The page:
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Almost Half of U.S. Counties Do Not Have Practicing Cardiologist


Counties without a cardiologist have higher cardiovascular risk index, higher cardiovascular mortality rates, and shorter life expectancy

By Elana Gotkine HealthDay Reporter

MONDAY, July 8, 2024 (HealthDay News) — Close to half of U.S. counties do not have a practicing cardiologist, according to a research letter published in the July 16 issue of the Journal of the American College of Cardiology.

Jeong Hwan Kim, M.D., from Brigham and Women’s Hospital in Boston, and colleagues examined differences in characteristics of counties with and without cardiologists across the United States. County-level estimates of practicing cardiologists were determined. For each county, a composite cardiovascular index was constructed by summing five cardiovascular disease risk factors.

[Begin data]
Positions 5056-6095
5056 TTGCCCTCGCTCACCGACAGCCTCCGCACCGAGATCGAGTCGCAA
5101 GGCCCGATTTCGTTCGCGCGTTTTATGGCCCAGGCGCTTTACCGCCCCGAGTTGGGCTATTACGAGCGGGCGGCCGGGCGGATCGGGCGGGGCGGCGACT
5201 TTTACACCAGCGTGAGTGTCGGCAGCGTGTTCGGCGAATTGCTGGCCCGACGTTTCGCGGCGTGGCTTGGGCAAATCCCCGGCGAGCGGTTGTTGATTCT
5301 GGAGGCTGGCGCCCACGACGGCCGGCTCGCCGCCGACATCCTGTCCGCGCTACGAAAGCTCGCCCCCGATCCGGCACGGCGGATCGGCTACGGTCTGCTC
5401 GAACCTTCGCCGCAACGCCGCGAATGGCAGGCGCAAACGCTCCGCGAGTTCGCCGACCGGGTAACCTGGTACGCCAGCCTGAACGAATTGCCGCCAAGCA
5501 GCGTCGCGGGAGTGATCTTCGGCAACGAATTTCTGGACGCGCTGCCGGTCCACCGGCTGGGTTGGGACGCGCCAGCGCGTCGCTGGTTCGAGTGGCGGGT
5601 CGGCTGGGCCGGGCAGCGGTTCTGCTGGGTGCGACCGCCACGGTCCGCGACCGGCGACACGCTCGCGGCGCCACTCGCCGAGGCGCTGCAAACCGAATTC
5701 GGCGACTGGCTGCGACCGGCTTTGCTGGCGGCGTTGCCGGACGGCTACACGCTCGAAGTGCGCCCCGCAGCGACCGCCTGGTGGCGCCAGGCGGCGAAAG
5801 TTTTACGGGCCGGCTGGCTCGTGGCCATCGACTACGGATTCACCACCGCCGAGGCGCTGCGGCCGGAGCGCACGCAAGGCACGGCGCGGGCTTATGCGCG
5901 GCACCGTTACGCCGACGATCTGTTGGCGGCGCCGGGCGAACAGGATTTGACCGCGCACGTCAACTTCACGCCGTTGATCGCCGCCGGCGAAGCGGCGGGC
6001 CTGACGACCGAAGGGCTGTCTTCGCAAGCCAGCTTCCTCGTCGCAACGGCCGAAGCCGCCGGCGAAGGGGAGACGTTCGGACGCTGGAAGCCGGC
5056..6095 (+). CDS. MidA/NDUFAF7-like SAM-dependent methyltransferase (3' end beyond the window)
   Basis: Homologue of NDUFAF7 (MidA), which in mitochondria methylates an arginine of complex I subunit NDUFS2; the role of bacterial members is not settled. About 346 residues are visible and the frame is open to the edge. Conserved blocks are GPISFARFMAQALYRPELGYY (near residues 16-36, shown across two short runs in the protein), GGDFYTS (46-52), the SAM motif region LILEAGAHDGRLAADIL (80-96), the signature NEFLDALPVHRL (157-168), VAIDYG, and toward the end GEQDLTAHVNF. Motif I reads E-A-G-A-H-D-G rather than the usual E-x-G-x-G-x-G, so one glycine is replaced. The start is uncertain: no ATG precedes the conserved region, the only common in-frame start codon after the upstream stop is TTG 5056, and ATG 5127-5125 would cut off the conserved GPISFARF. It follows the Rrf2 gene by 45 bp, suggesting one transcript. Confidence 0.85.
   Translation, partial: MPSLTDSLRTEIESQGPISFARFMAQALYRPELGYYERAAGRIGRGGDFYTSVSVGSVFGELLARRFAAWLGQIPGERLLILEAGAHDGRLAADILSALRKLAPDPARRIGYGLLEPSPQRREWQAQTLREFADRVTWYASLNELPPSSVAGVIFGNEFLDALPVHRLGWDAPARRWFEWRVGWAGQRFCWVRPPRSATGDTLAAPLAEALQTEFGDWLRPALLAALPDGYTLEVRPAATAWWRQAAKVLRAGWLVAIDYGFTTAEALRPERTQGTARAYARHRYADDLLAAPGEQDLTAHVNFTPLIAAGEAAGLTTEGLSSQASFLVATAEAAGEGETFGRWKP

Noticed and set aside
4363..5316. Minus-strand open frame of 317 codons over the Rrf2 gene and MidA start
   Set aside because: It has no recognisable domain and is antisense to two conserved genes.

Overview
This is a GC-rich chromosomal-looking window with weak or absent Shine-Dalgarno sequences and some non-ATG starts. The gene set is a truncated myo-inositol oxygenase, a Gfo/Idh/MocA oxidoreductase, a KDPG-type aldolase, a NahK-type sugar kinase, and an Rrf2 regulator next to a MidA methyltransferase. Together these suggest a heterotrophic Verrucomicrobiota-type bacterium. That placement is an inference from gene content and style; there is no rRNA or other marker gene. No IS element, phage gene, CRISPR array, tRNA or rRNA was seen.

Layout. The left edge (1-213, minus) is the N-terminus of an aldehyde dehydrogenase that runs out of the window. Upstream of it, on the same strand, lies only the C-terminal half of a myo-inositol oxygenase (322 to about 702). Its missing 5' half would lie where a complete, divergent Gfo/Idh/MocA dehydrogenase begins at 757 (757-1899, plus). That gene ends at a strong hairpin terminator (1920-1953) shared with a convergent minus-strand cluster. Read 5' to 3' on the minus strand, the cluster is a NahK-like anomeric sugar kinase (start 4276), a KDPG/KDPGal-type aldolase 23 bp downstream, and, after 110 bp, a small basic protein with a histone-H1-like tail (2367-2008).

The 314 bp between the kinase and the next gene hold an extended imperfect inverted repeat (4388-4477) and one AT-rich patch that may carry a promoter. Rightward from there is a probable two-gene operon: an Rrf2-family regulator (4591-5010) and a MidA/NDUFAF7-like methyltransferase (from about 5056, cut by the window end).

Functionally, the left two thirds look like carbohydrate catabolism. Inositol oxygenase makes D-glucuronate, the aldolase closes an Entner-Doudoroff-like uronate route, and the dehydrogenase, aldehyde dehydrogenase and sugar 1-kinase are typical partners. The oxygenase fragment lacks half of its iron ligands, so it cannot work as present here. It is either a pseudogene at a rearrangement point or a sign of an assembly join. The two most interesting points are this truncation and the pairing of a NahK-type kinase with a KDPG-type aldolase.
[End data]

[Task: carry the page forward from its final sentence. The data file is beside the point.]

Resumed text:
The researchers found that 1,454 counties (46.3 percent) of the 3,143 counties analyzed had no cardiologists, while 1,689 had 24 cardiologists each, on average; of 1,105 rural counties, 86.2 percent had no cardiologists. In counties with and without cardiologists, the average round-trip distance to the nearest cardiologist was 16.3 and 87.1 miles, respectively. The cardiovascular risk index was 31 percent higher in counties without versus with cardiologists (2.8 versus 2.1). In addition, there was a greater prevalence of all risk factors, as well as higher age-adjusted cardiovascular mortality rates (281.6 versus 269.1 per 100,000); life expectancy was one year shorter, on average. Counties without cardiologists were more likely to be rural with lower household income, greater uninsurance, worse access to healthy food or primary care physicians, and more hospitalizations that were preventable.

“Although cardiologists are not the only determinants of cardiovascular outcomes, the lack of access to cardiologists in areas with greater disease prevalence and mortality rates in almost one-half of U.S. counties is quite concerning,” the authors write.

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